0
$\begingroup$

What I know 1=negative,0=positive Example 1. 27-13=14 Example 2. -39+92=53 For example 1. 27 to binary is 11011 13 to binary is 1101

So 1101 change to two complement will be 0011. So for the calculation 11011+0011 gives me 11110. However the correct answer should be 1110, which is binary of 14. Why there is an extra 1 at the leftmost part?

For example 2. -39 to binary is 100111 to two complement will be 011001 92 to binary is 1011100 So add them up will give me 1110101, which is not the binary of 53 (110101), again because of the extra 1 . Can someone explain to me why?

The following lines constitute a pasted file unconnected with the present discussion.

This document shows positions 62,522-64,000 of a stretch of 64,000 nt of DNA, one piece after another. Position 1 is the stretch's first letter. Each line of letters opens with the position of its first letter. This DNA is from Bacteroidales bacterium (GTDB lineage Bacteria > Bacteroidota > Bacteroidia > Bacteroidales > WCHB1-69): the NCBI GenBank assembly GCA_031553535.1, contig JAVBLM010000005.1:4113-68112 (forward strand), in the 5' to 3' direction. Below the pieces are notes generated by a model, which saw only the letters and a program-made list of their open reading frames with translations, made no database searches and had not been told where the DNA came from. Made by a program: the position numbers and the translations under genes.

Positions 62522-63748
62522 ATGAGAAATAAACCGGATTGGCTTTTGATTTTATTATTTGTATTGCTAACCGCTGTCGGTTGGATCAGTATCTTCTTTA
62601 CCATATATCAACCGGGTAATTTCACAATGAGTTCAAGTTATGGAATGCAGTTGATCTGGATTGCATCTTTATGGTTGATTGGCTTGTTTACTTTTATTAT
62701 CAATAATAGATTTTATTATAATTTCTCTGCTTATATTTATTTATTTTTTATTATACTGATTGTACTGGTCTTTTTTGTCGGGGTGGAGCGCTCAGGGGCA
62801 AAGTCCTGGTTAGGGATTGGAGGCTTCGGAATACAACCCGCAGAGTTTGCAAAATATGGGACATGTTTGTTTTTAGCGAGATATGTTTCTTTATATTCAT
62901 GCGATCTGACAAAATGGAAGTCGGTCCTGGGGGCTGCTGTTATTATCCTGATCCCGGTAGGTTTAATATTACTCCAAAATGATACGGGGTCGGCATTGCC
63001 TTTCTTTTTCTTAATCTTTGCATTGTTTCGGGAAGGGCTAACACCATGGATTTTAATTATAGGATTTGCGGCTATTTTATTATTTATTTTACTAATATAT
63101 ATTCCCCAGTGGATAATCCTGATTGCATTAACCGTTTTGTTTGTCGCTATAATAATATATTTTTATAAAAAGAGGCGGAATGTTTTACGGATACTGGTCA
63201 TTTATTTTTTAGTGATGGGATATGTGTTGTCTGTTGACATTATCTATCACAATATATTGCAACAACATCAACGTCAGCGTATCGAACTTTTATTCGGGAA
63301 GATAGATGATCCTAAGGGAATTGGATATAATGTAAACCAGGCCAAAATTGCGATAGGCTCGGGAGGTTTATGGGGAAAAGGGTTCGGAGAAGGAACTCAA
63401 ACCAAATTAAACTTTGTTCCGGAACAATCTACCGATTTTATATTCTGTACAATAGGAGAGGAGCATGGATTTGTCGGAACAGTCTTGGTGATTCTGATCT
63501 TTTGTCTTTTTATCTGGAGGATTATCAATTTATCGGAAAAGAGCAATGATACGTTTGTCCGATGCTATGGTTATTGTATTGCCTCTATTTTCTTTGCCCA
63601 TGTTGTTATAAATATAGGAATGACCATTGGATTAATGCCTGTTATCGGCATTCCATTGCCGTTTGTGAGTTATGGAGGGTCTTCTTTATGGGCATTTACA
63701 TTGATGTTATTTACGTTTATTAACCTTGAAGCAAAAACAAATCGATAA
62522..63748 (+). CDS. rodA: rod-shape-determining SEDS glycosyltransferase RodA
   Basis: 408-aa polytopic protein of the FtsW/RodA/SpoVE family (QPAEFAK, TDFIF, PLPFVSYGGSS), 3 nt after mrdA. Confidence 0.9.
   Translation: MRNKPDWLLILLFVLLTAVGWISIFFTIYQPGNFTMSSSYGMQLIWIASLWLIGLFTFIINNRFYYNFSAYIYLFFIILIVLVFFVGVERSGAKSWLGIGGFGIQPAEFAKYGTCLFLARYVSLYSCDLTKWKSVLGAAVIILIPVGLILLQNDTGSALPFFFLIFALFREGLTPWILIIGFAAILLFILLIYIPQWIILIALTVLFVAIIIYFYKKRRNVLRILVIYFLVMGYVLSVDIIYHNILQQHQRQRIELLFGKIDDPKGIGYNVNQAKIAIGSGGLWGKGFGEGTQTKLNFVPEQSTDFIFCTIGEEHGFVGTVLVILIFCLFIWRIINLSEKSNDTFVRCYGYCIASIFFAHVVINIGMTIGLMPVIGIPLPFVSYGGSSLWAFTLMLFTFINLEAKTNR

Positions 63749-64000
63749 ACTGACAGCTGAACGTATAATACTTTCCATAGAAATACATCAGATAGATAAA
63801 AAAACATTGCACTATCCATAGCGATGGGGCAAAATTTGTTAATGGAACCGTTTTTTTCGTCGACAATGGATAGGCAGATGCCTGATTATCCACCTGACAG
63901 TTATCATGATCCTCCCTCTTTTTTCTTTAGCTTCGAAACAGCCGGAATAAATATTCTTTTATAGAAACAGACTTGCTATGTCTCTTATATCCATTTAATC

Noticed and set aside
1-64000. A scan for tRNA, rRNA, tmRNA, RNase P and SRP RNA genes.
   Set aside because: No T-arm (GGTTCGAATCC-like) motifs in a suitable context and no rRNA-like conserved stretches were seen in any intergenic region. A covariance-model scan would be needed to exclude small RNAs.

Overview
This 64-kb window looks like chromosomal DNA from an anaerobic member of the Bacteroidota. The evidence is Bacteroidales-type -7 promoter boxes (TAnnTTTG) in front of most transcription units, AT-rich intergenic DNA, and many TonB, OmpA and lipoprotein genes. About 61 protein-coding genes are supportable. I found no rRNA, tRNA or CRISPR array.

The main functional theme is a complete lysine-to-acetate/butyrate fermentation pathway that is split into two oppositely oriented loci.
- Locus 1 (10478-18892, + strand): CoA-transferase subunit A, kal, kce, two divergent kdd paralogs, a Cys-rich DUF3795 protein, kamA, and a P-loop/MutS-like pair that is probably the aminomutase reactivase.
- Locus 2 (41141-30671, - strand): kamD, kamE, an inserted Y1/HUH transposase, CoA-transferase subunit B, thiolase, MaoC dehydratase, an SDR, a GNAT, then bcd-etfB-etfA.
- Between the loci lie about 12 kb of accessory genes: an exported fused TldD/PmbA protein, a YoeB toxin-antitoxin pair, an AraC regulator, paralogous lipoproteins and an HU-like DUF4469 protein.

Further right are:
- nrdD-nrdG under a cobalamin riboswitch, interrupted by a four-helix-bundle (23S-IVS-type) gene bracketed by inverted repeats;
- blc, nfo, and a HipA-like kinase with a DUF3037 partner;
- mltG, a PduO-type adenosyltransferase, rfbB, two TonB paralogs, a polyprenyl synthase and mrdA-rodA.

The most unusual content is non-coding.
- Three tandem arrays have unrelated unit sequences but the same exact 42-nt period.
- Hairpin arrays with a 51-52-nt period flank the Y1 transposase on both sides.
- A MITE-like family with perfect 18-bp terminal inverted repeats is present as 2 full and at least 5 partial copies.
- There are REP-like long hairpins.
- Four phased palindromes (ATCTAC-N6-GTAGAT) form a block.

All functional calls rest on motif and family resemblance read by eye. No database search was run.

$\endgroup$
2
$\begingroup$

Two's complement is always done with a specific bit width in mind, and you use modular arithmetic within that width. Basically, you should ignore that leading 1, it's the output carry and should be modulo'd away.

$\endgroup$

Your Answer

By clicking “Post Your Answer”, you agree to our terms of service, privacy policy and cookie policy

Not the answer you're looking for? Browse other questions tagged or ask your own question.